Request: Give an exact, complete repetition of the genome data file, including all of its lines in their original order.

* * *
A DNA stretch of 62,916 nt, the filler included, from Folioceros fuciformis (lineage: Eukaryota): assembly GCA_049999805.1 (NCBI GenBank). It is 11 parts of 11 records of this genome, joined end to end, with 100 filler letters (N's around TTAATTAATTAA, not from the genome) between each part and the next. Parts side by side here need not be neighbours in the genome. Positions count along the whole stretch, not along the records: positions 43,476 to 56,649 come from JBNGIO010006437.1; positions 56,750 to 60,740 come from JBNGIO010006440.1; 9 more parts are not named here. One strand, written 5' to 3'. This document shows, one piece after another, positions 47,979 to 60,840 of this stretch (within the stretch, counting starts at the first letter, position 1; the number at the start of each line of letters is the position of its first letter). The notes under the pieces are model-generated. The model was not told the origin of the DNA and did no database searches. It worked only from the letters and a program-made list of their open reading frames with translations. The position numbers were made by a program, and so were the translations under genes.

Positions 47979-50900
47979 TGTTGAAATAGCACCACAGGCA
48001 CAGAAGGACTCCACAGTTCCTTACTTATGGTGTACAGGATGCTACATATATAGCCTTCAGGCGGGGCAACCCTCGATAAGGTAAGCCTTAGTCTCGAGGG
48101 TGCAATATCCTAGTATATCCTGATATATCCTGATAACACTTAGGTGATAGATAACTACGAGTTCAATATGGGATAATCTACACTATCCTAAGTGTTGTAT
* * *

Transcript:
A DNA stretch of 62,916 nt, the filler included, from Folioceros fuciformis (lineage: Eukaryota): assembly GCA_049999805.1 (NCBI GenBank). It is 11 parts of 11 records of this genome, joined end to end, with 100 filler letters (N's around TTAATTAATTAA, not from the genome) between each part and the next. Parts side by side here need not be neighbours in the genome. Positions count along the whole stretch, not along the records: positions 43,476 to 56,649 come from JBNGIO010006437.1; positions 56,750 to 60,740 come from JBNGIO010006440.1; 9 more parts are not named here. One strand, written 5' to 3'. This document shows, one piece after another, positions 47,979 to 60,840 of this stretch (within the stretch, counting starts at the first letter, position 1; the number at the start of each line of letters is the position of its first letter). The notes under the pieces are model-generated. The model was not told the origin of the DNA and did no database searches. It worked only from the letters and a program-made list of their open reading frames with translations. The position numbers were made by a program, and so were the translations under genes.

Positions 47979-50900
47979 TGTTGAAATAGCACCACAGGCA
48001 CAGAAGGACTCCACAGTTCCTTACTTATGGTGTACAGGATGCTACATATATAGCCTTCAGGCGGGGCAACCCTCGATAAGGTAAGCCTTAGTCTCGAGGG
48101 TGCAATATCCTAGTATATCCTGATATATCCTGATAACACTTAGGTGATAGATAACTACGAGTTCAATATGGGATAATCTACACTATCCTAAGTGTTGTAT